NextReviewed By Jay Seaver
Posted 01/15/08 16:07:31
Action movies, sci-fi action movies in particular, are often given low marks from critics for being stupid, or bloated, but a little bit of thought suggests that neither of those adjectives applies to "Next". Aside from being short, it's frequently quite clever in how it makes use of its gimmick. The trouble is that as near as I can tell, nothing whatsoever happens in this movie for any discernible reason. Maybe all those details were sacrificed at the altar of the ninety-minute running time, but it would have been nice to know just why anyone in this movie does anything.We don't know why Vegas magician Cris Johnson (Nicolas Cage) can see two minutes into the future. Well, except for the bit about meeting Liz Cooper (Jessica Biel) in a certain diner; he's known that would happen at a certain time for months, though he didn't know the date. No reason given for why she's an exception. We don't know why Department of Homeland Security Agent Callie Ferris (Julianne Moore) known about him and thinks his unique abilities could be key to stopping a terrorist attack. Heck, we don't know why a bunch of generically-aliased European terrorists want to set a nuclear bomb off in Los Angeles in the first place.
I suppose director Lee Tamahori and writers Gary Goldman, Paul Bernbaum, and Jonathan Hensleigh might be doing this on purpose - after all, if Johnson's thing is seeing the immediate future, maybe keeping the audience in the dark about the bigger picture is a deliberate and sensible choice. For that to work, though, I think they'd have to stick to the two-minute rule more faithfully, and there's too many unexplained exceptions. Yes, Liz is a common element to many of them, but why? She's attractive and nice and all, but her what makes this pretty hostage so special? At first I thought that maybe she and Cris might have the same power - she's kind of got the same golden skin tone that the filmmakers give Cage, but nothing ever comes of that.
(This is what comes of paying too much attention to the credits. You see that the film is based upon a Philip K. Dick store named "The Golden Man" and then try and find importance in what may just be Cage and Biel having a suntan.)
Anyway, whether by design or by a studio ordering cuts to squeeze an extra showing a day out of a dud, the end result is a movie that has less story tying its set pieces together than the average martial arts picture. So how do those set pieces fare? They're not bad, but "kind of clever" is the best that can be done in actually complimenting them. Two minutes isn't a lot of time in everyday terms, but it's a lot of time in an action sequence. So Tamahori and company have a bit of fun with the idea that the hair's-breadth escapes one might otherwise scoff at are something Cris can ensure, even in a pair of car chases. There are, of course, a couple scenes that rewind to emphasize that Cris doesn't want to do that, but the niftiest use of Cris's power, at least visually, comes toward the end when Tamahori shows multiple Crises branching off to indicate that he doesn't just see "the" future, but all possible futures. As clever as the idea is, it does sort of kill any immediate peril that Cris Johnson is in, and since we've spent the first two-thirds of the movie watching him try to evade the DHS, we're not exactly invested in their survival. The other big action sequence, a run down a hill dodging large pieces of debris, is hobbled by CGI that falls just short of being completely convincing.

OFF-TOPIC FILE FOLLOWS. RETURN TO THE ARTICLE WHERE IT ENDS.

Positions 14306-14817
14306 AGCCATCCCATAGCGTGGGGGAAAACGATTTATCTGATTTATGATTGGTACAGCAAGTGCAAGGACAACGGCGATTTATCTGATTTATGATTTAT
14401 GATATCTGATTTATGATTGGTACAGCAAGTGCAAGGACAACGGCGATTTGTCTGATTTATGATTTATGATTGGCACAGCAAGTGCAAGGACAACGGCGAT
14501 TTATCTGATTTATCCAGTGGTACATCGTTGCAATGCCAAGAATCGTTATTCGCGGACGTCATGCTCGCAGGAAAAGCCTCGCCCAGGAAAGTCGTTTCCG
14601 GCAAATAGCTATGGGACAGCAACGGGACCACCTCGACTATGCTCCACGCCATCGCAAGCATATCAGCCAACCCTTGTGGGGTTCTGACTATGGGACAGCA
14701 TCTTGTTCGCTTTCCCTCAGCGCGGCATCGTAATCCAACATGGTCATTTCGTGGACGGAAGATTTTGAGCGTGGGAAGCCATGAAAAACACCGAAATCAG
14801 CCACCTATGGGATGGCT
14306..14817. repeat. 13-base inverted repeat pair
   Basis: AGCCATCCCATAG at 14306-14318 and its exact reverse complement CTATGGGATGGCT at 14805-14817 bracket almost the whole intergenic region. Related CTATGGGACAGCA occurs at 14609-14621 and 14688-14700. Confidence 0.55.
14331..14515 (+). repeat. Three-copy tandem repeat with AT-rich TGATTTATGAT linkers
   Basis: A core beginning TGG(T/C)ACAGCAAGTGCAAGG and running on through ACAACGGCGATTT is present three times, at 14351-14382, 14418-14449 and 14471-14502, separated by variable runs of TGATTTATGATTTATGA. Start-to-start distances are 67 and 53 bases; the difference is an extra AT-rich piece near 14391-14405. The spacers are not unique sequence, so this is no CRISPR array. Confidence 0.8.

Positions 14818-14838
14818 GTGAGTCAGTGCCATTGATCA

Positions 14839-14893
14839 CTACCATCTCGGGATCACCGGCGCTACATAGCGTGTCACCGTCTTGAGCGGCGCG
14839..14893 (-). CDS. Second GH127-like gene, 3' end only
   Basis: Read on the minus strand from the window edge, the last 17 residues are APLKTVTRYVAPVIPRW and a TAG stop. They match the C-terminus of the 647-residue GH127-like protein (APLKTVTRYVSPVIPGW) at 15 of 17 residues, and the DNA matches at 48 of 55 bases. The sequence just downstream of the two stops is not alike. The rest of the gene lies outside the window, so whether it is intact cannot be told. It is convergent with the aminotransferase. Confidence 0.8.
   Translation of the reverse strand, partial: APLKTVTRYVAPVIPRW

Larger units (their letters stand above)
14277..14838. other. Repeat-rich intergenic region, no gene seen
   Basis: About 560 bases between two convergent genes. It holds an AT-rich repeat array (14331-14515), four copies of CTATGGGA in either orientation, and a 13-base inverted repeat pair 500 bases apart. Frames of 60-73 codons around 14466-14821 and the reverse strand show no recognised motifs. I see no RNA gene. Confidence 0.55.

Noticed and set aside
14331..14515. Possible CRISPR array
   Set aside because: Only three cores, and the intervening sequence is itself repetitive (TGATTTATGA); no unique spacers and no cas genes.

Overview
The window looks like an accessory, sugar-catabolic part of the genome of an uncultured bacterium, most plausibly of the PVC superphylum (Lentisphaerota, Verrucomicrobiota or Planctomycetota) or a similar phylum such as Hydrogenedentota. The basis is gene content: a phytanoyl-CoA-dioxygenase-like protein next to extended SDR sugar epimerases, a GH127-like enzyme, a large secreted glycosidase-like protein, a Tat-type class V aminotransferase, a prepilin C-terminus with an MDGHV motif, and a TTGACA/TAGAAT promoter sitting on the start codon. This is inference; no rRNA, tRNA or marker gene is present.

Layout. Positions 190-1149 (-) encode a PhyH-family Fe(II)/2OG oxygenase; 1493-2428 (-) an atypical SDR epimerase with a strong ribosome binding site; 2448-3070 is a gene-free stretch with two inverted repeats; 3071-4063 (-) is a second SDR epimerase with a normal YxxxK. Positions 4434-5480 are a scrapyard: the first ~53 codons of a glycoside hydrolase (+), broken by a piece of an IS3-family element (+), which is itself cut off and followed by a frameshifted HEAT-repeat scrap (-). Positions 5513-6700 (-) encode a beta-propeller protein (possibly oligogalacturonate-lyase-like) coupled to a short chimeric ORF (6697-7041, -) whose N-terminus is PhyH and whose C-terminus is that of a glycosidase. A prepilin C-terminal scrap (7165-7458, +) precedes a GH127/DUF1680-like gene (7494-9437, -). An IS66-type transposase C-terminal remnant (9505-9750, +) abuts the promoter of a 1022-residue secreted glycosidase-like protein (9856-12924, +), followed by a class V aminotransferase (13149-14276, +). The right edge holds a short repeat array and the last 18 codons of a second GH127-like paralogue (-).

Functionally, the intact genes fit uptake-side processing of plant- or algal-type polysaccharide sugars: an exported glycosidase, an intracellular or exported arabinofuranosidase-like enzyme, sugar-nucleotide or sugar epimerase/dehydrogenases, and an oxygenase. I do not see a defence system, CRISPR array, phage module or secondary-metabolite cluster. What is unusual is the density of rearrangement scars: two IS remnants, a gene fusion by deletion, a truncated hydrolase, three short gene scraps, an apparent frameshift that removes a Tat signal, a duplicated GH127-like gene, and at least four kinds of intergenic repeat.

The cast is good, but wasted. I like Nicolas Cage, and he's got a really nice knack for making silly throwaway one-liners and bits amusing, but he's got little else to work with here. Julianne Moore and Jessica Biel have even less, slotted into fairly generic hardass and designated hostage roles. I hope they got paid enough to do something cool for scale later on. Thomas Kretschmann doesn't even really have a character; his villain is barely even there."Next"'s best bits are pretty nice; just not enough to hang a movie off of on their own. What's disappointing is that the filmmakers don't even seem to try.
|© Copyright HBS Entertainment, Inc.|